6 Reasons Why Google Glass Won’t Be a Commercial Success in 2014

By Tedeytan (Flickr) [CC-BY-SA-2.0 (], via Wikimedia Commons

By Tedeytan (Flickr) [CC-BY-SA-2.0 (], via Wikimedia Commons

Google announced that Google Glass will go on sale in the US next week, April 15, Tuesday. However, this will be a one-day sale affair. Store opens at 9AM EDT and closes 12 hours later.  For a price tag of $1,500, the company will be selling the “Explorer” version of the device to interested buyers but with a few conditions. The conditions are that the buyer should be a US resident and should be at least 18 years old.

Google Glass is without a doubt one of the most talked about devices in recent months. Discussions about it have been both in the negative and positive aspects. While Google Glass was met with positive press reactions, many believe that it will fail to become a commercial success. This wearable tech product does not enjoy a good outlook, at for the current year, because of a number of reasons. Some of the most prominent reasons are discussed below.

1. Privacy Stigma

Many view Google Glass as a device that will invade on people’s privacy. In fact, many establishments have already posted signs or warnings about the use of Google Glass within their premises. Even worse, a number of jurisdictions in Europe and the United States have drafted laws regulating the use of Google Glass. Some of these cases have been mentioned in our earlier post on why wearable tech is not as warmly received as mobile computers. Most people are not comfortable with a camera lens aimed at them, especially if the resulting photo is something somebody else would be keeping.

2. Unclear Utility for Average Tech Consumers

What would be your reason in getting a Google Glass? The bragging rights? Maybe this device could be useful for medical or health care practitioners, scientists or researchers who need something convenient to record their activities, those who engage in sports training, or business executives who need to pull out instant data while they are in the middle of discussions or meetings. For the typical tech consumer, the usefulness of Google Glass isn’t that clear yet.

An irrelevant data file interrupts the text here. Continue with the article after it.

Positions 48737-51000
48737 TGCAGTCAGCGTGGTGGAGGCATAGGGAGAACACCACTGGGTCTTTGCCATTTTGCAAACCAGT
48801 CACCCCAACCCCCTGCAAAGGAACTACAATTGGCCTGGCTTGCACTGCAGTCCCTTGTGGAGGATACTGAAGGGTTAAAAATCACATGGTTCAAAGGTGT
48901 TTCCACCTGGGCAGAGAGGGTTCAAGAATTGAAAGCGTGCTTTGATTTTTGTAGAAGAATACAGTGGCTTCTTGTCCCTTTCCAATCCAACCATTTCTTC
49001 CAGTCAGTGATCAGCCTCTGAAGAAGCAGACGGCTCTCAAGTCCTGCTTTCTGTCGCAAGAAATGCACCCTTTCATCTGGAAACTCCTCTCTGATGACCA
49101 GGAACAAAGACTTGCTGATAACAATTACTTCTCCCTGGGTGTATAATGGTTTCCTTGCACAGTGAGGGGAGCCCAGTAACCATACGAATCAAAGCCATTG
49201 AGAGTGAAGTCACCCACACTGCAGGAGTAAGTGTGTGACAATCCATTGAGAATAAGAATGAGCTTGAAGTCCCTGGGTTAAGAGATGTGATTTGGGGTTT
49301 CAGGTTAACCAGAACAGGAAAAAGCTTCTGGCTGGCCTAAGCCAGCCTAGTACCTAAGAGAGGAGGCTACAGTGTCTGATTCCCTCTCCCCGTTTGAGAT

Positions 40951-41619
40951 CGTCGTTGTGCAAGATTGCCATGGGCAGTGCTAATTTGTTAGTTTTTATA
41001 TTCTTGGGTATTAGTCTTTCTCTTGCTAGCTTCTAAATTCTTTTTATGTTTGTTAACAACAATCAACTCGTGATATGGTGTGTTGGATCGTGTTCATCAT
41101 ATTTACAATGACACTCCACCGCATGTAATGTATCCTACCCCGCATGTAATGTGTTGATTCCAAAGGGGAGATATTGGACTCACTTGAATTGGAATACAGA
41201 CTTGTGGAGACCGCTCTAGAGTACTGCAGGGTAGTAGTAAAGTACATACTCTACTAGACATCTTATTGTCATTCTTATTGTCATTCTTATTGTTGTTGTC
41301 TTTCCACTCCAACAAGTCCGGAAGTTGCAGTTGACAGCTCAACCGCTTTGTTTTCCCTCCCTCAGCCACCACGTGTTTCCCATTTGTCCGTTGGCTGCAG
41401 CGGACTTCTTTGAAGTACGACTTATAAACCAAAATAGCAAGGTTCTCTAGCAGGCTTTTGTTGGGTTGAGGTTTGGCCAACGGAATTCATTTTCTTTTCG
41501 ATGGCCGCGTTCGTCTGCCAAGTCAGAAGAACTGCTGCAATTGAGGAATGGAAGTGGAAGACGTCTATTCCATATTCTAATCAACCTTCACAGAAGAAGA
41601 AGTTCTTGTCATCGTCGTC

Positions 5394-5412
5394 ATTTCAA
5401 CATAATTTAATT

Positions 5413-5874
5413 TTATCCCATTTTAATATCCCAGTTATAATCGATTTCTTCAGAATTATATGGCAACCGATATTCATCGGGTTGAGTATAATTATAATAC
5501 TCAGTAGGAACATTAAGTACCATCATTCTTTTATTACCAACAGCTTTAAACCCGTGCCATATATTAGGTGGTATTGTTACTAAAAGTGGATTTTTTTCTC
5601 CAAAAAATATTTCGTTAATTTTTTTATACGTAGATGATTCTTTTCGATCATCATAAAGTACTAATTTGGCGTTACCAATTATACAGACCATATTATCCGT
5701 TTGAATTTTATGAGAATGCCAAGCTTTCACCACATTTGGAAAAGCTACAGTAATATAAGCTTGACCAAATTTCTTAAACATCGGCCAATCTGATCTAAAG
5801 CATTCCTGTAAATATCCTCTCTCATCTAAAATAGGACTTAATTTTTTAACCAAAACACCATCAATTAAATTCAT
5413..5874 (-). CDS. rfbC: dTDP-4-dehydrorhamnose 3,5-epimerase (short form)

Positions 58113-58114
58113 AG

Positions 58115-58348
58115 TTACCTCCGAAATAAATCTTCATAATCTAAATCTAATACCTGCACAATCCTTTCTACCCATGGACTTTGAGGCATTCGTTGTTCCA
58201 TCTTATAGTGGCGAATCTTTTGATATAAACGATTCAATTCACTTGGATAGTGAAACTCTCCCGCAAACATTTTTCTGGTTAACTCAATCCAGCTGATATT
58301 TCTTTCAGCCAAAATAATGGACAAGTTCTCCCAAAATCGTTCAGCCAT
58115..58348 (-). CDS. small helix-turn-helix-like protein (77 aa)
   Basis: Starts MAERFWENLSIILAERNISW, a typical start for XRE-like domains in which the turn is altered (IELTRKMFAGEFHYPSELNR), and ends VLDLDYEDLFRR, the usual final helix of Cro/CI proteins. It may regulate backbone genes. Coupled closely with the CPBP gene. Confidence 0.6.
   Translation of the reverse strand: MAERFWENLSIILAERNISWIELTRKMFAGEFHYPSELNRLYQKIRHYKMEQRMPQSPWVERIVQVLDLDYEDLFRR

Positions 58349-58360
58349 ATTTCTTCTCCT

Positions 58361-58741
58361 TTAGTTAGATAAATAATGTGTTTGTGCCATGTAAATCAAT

3. High Price

For $1,500, you could already get at least two powerful flagship smartphones. Why would you want to pay that much for a piece of wearable that has no clear purpose? Everyone needs a smartphone for a variety of reasons, from communication to web browsing and entertainment. With Google Glass, the price is just too difficult to justify. In connection to #2, there’s the issue of unclear usefulness so

By Antonio Zugaldia ( [GFDL ( or CC-BY-3.0 (], via Wikimedia Commons

By Antonio Zugaldia ( [GFDL ( or CC-BY-3.0 (], via Wikimedia Commons

4. Poor Battery Life

Samsung was panned for releasing the Galaxy Gear with a battery expected to last for only a day. In the case of Google Glass, the battery is not going to be that desirable – a terrible battery life as some reviewers put it. Clearly, the technology is not yet that mature to be able to come up with something light and comfortably wearable with a long-lasting enough battery.

5. Not Optimized for Facebook

If there’s something tech product users don’t fail to do everyday, it’s to log in to social media, Facebook in particular. Eager Glass wearers are probably excited to “Facebook” with this wearable computer only to be disappointed with the fact that Google created Glass without Facebook as part of the considerations. Yes, this device does a lot of things but there’s one thing it can’t do or at least can’t do intuitively: Facebook. It is one hard-to-ignore disadvantage.

6. Competition from Better Technologies

Google Glass is not the only wearable product that is focused on the yes. An arguably better technology is in the offing: the Lumus Light-guide Optical Element. This Glass-like technology offers a better display resolution and is capable of projecting images or videos on both eyes. Also, it is designed to make images appear at a distance, not close to the eyes, allowing the wearer to interact with the things being shown on the glasses naturally. The Lumus tech is expected to be used by various manufacturers so there will be various implementations of it. Hence, there will be more choice for consumers not just in terms of technical specs but also in design.

smart glasses

By Glogger (Own work) [CC-BY-SA-3.0 ( or GFDL (], via Wikimedia Commons

Aside from the things mentioned, it is also worth mentioning that developers may not really be that interested in Glass because of the lack of any clear distribution system for apps and Google Glass experiences. However, it will be imprudent to declare Google Glass a doomed product. It’s time may have not come yet; 2014 may not be the right year for this controversial device. Perhaps a couple of years more will eventually make people adopt it as a device to wear and use daily.